Our story in the Gospel of Mark is about Jesus healing people at Simon’s mother-in-law’s house in Galilee. But I’m more interested in what happens afterwards. The next morning, Jesus wakes up before everyone else and wanders off. It isn’t the only time Jesus wanders off. In fact he makes it a sort of habit to take time for himself. When the crowds are too much, he takes a boat to the other side of the lake. When his disciples are too much, he takes a nap in the boat. The night that he’s arrested, he wanders off from his disciples in the Garden of Gethsemane to find some time alone and pray.

Even Jesus needed to take a break every once in a while. We try to squeeze more and more activity into our lives. We run ourselves ragged trying to do more and more and more. I sometimes have so many lists of things to do and worry about that I have to make a list of all my lists. But when the Creator of the universe walked this earth in the form of Jesus Christ, he took breaks. And incidentally God took some time to rest after creating the universe as well. Rest is an important spiritual and mental discipline, and one we give ourselves far too little of.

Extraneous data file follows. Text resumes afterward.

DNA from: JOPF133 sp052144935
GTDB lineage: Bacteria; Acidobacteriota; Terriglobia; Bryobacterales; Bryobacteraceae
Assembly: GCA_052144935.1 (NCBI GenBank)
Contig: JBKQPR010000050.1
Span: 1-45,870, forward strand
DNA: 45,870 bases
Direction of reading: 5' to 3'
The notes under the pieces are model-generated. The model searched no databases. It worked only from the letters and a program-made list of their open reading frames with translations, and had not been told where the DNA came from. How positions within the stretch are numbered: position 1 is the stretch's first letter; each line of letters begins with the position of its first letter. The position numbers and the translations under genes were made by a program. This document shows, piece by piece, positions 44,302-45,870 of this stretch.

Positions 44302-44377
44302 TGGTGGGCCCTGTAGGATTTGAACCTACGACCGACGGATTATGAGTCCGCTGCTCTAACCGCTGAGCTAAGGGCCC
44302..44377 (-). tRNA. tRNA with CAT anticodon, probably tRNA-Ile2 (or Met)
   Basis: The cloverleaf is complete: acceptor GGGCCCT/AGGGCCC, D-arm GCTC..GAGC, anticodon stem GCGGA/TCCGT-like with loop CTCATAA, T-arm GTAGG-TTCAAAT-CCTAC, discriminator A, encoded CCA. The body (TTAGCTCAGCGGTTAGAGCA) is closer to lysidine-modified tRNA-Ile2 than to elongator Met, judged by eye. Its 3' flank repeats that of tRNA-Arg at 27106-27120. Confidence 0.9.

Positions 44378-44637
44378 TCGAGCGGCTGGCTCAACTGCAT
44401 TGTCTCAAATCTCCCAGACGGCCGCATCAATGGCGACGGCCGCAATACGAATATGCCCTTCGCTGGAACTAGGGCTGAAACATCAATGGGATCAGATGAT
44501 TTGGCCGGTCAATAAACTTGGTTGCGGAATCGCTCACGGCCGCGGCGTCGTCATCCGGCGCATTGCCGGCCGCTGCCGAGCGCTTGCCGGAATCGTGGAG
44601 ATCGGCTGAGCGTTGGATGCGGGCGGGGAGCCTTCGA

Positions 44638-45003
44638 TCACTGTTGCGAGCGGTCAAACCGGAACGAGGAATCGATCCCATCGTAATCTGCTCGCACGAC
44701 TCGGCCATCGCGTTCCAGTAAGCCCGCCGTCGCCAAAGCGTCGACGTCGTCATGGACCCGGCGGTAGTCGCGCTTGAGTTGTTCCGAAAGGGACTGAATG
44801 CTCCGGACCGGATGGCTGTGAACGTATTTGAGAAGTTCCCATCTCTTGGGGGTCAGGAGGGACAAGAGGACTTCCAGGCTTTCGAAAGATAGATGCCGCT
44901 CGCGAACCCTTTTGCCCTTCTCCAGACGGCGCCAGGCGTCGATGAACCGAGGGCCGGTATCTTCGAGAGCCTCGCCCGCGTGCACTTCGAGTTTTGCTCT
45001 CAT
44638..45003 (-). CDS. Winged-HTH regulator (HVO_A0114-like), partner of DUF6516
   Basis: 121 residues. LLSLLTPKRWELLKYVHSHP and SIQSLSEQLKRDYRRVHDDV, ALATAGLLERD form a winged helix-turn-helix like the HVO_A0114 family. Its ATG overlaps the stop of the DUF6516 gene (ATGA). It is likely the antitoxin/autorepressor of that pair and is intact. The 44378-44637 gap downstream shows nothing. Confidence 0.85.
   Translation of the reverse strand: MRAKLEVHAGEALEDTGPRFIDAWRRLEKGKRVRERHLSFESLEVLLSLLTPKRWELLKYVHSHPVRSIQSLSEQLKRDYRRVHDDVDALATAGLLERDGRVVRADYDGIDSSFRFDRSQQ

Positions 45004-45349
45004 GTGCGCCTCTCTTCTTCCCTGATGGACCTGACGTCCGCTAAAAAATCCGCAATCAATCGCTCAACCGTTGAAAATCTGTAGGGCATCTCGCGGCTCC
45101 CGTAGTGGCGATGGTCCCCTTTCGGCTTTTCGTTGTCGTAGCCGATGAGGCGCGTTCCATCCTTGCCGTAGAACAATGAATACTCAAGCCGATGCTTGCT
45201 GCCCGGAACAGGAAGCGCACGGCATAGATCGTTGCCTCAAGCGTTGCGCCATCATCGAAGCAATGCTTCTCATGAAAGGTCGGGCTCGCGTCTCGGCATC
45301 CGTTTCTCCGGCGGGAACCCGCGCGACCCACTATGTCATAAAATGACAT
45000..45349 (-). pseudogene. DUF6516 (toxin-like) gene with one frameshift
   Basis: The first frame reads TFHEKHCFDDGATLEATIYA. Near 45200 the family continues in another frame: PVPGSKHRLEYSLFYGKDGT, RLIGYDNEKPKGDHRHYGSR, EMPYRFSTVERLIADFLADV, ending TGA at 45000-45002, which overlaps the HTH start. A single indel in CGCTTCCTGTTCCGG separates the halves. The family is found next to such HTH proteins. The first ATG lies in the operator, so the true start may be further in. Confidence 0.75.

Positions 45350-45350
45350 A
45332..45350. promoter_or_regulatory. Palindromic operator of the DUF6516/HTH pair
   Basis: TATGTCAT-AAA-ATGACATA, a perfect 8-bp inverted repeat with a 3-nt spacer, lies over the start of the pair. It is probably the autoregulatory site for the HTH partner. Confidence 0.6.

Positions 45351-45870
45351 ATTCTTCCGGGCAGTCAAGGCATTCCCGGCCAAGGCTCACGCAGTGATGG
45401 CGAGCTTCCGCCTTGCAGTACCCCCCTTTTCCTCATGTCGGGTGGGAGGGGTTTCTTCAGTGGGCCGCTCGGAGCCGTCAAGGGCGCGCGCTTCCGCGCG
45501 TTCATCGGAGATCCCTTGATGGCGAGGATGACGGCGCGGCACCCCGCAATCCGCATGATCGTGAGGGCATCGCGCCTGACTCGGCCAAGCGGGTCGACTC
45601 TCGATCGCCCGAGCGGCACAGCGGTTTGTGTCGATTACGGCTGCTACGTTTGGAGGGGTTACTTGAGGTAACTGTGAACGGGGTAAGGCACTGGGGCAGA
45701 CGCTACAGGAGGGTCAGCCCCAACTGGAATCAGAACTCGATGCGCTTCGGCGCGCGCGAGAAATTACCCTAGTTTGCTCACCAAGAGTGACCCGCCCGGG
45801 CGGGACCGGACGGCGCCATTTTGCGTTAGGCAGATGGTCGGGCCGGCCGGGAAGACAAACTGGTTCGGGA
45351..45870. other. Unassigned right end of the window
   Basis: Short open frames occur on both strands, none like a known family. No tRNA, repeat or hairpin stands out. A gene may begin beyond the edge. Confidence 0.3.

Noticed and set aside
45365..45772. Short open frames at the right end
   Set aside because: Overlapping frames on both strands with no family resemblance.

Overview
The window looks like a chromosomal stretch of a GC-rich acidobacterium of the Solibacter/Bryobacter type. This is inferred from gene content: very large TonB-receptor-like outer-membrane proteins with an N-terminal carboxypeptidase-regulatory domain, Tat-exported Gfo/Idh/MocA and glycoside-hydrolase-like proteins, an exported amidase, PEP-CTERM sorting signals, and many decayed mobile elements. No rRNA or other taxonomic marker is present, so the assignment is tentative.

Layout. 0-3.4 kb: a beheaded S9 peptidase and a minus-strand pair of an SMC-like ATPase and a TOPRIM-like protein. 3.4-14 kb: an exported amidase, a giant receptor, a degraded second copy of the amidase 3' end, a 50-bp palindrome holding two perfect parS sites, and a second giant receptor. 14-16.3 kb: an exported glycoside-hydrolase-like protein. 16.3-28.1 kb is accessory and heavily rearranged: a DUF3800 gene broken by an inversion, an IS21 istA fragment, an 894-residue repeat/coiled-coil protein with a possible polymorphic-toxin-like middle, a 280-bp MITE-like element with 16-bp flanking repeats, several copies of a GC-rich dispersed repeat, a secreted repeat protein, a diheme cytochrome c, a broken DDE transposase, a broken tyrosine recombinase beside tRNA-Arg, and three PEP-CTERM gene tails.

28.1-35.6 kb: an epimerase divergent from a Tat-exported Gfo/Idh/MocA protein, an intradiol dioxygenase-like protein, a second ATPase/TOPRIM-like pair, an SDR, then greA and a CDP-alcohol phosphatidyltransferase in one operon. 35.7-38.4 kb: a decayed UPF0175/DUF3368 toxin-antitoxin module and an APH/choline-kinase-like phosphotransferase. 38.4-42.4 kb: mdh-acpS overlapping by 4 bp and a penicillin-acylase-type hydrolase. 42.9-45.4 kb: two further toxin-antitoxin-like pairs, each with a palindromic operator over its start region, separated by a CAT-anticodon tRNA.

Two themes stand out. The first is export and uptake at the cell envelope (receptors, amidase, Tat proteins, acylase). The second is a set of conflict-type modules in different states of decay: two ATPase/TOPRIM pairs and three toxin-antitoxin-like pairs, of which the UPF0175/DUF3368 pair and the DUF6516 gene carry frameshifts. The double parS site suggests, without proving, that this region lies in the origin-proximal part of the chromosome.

Rest is important because we can’t function without it. You are a treasured gift from God, and such a gift is too good to be neglected. God has called you for a purpose. You have a part in God’s great plan of salvation. And you are your best resource to fulfill that calling. The Letter to the Hebrews tells us to run the race that has been set before us with perseverance. But you cannot accomplish your task if you wear yourself out before you finish the race.